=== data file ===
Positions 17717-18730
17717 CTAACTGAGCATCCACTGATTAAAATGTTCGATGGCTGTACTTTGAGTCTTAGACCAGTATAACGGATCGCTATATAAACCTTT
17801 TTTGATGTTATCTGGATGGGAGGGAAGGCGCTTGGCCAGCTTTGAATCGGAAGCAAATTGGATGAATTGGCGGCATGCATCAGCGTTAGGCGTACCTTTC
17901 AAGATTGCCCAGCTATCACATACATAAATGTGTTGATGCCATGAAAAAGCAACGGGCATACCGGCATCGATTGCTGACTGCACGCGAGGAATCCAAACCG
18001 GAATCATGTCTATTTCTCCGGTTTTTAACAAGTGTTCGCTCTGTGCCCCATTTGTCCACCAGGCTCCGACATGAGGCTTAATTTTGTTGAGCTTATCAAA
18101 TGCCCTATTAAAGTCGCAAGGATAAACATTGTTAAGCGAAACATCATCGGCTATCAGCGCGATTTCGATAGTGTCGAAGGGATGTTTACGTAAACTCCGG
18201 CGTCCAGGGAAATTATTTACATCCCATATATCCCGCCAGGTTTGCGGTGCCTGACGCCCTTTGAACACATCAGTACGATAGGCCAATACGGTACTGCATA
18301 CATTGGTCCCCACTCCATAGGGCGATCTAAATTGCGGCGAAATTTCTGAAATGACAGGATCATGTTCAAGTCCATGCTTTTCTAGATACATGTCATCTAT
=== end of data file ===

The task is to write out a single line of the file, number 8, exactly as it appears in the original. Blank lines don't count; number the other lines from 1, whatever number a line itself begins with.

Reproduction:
18301 CATTGGTCCCCACTCCATAGGGCGATCTAAATTGCGGCGAAATTTCTGAAATGACAGGATCATGTTCAAGTCCATGCTTTTCTAGATACATGTCATCTAT